Wendy: My cousin Lisa helped with my VAT return, and together we hatched a plan to take the shop online. We started on a softly softly basis with an eBay and then Amazon shop, then finally our own website.

How did you move from idea to actual business?

Lisa: We both decided it would be great to recreate the shop online. People used to come in and say it was an Aladdin’s cave and a treasure trove, so this is what we worked on. We didn’t want just cut outs of products we wanted style shots and to make the goods seem aspirational. And so Vintagevibe was born

Wendy and I just invested £50 each and a LOT of our time. I took photos of goods in her shop and put them online, and as we sold we would reinvest the money and buy more. It was an organic process but we grew very quickly and we soon learnt what our customers wanted.

At times both Wendy and I were holding down other full time jobs around Vintagevibe.

What’s your USP?

Lisa: We wanted to create an aspirational website with styles shots, offering unusual, quirky gifts. At the time they were hard to find on line or in the shops, and we were ahead of everyone for a number of years which gave us the opportunity to grow very quickly.

Wendy: There are lots of new online home boutiques, but our USP is the great customer service we provide. We know all our products really well and are happy to pick up the phone which is increasingly unusual.

Who’s your target audience?

Lisa: Our target audience is wide and so not an easy one to target. We aim towards women 25-55 and businesses like hair salons and beauty salons.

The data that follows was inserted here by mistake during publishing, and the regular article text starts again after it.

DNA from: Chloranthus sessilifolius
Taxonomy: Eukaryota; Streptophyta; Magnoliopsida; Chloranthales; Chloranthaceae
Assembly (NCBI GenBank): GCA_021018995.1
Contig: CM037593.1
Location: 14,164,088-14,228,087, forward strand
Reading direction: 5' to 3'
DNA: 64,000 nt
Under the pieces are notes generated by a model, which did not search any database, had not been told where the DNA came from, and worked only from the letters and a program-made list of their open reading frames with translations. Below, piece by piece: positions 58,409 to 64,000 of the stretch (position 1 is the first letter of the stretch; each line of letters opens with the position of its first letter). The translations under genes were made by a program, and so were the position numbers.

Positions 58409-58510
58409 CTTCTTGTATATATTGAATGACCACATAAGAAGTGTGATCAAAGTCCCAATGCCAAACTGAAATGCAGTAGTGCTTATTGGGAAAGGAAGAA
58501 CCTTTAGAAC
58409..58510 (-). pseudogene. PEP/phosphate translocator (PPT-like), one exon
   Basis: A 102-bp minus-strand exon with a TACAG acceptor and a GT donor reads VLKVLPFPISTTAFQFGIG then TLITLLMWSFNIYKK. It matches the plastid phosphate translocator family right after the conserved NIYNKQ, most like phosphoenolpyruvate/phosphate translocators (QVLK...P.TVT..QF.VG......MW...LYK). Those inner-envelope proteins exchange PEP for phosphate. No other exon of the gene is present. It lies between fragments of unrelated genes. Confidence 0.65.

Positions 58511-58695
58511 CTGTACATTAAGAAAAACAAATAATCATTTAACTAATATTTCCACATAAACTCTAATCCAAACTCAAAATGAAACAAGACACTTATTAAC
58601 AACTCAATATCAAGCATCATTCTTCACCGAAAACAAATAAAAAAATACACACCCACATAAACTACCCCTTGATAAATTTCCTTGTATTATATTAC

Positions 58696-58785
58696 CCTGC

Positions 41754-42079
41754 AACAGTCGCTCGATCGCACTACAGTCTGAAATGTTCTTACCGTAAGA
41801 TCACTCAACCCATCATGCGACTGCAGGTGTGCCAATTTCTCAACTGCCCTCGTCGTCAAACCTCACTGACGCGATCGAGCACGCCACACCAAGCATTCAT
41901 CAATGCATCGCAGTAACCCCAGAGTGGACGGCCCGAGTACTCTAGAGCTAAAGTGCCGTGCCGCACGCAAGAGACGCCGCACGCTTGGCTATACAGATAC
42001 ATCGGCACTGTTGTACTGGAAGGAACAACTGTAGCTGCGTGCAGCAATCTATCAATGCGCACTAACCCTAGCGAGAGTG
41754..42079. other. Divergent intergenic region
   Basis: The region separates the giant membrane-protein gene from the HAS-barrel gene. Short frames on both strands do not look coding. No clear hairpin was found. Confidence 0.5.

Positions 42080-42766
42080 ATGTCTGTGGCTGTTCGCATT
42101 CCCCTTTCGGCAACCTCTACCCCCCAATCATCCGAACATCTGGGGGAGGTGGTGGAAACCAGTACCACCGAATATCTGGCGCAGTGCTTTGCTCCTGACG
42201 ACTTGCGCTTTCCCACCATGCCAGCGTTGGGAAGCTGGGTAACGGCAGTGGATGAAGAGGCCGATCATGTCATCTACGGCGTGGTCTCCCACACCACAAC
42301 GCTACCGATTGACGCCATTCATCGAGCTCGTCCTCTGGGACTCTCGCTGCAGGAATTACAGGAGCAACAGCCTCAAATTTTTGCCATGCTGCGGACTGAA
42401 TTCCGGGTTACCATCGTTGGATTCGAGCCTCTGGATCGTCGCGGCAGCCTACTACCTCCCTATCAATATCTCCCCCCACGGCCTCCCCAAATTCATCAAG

We sell from everyone to a homeowner looking for a clock or mirror, to London’s Best Hairdresser Taylor Taylor (you’ll see Vintagevibe furniture throughout their salons).

How do you spread the word about what you do?

Lisa: Social media has been extremely important to the success of our business. We are found organically on Google. We have our own website but also offer our goods on eBay and Amazon.

What’s been your most successful marketing/PR strategy?

Lisa: Social media. We use many platforms but Facebook, Twitter and Pinterest are the best for our audience. From our Twitter use we were also lucky winners of Theo Paphitis #SBS (Small Business Sunday) where Theo rewards small business owners that tweet him and describe their business. He decides the winners and they are listed on Twitter for all to see.

What’s been the biggest obstacle you’ve had to overcome?

Lisa: Delivery of our goods safely has been by far the toughest hurdle. We are termed ‘Ugly goods’ in the courier business!